Namibian literature heavy-weight Frederick Freddie Philander has bemoaned that musicians are not the only artists in the country; hence, funding should focus on all artists from various categories. He said this in response to the budget allocation by the education ministry to the National Arts Council of Namibia.
The arts council has been tasked with the allocation of money to ease the effects of Covid-19 as a temporary relief fund for the entertainment sector.
“Not even one of these
Namibian Annual Music Award winners has been making charts. If you look at the history and the quality of work they have been producing, it is unacceptable. Every time, it’s always them who want to be voorbokke (front runners) when it comes to money and things like that,” stated Philander.
Philander was livid that music has been the centre of attention when it comes to the entertainment spectrum. “There are other things, but music – we are tired of this music thing, which doesn’t go anywhere,” said Philander.
The exploitation of traditional dancers
Another frustration declared was the issue of traditional dancers by actor Banana Shekupe from the Artist Union, who says they are being exploited.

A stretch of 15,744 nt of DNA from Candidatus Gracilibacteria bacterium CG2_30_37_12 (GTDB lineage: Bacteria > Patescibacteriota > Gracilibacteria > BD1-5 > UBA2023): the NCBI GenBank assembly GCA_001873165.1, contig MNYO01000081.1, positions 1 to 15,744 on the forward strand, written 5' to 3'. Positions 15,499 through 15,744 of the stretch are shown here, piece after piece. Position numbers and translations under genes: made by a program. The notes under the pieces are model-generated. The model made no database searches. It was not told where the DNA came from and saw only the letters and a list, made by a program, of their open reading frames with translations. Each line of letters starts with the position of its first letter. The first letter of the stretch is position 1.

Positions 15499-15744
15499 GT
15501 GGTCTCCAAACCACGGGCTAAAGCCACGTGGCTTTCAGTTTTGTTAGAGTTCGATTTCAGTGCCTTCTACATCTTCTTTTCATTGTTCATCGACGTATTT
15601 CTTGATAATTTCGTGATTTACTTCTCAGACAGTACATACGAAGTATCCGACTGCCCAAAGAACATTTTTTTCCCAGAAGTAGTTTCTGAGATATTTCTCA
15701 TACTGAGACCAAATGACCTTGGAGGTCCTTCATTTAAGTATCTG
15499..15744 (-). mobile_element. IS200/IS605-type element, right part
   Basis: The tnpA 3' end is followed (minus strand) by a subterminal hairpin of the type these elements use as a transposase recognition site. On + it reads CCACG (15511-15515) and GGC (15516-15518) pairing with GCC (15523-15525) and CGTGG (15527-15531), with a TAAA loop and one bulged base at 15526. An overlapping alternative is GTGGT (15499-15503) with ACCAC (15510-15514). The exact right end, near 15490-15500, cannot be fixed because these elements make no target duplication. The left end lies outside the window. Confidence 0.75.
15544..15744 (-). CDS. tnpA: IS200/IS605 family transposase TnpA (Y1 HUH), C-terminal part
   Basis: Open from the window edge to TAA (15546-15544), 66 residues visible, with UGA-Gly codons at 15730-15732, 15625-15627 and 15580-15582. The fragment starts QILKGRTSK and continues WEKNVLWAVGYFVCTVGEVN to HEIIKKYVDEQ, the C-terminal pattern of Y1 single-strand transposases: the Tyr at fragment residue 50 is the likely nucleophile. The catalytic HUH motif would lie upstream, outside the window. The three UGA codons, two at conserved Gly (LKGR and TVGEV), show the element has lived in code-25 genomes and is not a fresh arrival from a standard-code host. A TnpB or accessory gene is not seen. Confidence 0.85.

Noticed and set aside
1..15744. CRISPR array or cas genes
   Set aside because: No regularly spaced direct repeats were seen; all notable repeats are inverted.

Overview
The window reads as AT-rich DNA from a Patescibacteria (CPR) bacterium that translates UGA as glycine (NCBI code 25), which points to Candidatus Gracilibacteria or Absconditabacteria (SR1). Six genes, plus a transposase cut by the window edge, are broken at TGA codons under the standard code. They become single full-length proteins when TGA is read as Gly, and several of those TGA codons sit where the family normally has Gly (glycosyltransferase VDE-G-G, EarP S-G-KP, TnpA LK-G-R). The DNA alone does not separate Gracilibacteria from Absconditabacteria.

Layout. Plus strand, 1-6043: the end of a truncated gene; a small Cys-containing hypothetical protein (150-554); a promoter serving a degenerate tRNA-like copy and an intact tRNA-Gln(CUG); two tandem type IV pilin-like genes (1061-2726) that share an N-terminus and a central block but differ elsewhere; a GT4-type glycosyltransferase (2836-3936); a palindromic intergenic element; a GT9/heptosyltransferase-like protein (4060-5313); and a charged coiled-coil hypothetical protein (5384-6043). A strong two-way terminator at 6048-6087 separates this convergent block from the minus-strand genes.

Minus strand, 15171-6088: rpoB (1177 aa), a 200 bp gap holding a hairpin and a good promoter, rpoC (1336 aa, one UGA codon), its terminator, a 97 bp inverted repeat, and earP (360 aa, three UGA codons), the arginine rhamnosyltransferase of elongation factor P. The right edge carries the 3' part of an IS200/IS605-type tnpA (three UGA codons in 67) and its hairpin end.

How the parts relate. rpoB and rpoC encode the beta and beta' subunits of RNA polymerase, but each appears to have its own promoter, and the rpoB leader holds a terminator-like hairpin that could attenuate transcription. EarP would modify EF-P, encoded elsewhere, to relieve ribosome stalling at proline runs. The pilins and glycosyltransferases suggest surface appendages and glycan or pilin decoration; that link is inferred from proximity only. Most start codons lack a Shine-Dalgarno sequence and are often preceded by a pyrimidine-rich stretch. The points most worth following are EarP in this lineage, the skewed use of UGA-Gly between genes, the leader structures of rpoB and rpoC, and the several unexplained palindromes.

“The dancers being used at the airport are the guys who are carrying our culture. Even there, down in the regions, they are being exploited and side-lined,” said Shekupe.
He said: “With all these programmes online, how can a dancer from Tsumkwe, Katima Mulilo or Ohangwena be recognised?. We are only talking about Windhoek when it comes to the allocation of this money”.
Shekupe inquired on whether organisations such as the National Theatre or Arts Gallery are decentralised. “Those people in remote areas need to be on the database; are these institutions centralised. Is Nascam decentralised or is it only Windhoek-based or the artists who take part in the NAMA,” he probed.
He also categorically stated that there are people who are artists in Namibia but are not known.
“How are we going to go down to them as the arts council so that we can treat everyone equal?” he questioned.
The chairperson of the arts council, Patrick Sam, responded to the issue of decentralisation by saying it is not a sector-specific challenge where discussions about human development are carried out.
“It all comes to the quality of schools, life and access towards the arts sector. I don’t think our sector is entirely responsible for decentralising because if there is no road when I travel to the Epembe constituency, for an example, how do I get my dance crew or services there? I would need a decentralised road that can get me to that place,” said Sam, further explaining that decentralisation is not sector-specific but a relevant issue that needs to be addressed.
On the funding of the entertainment sector and for clarity, Sam explained that council will fund artists from three different categories.
“The council funding primarily works through three streams: artists, projects and organisations. They are all similar but with different objectives,” he informed.
2020-06-22 08:33:26 | 3 months ago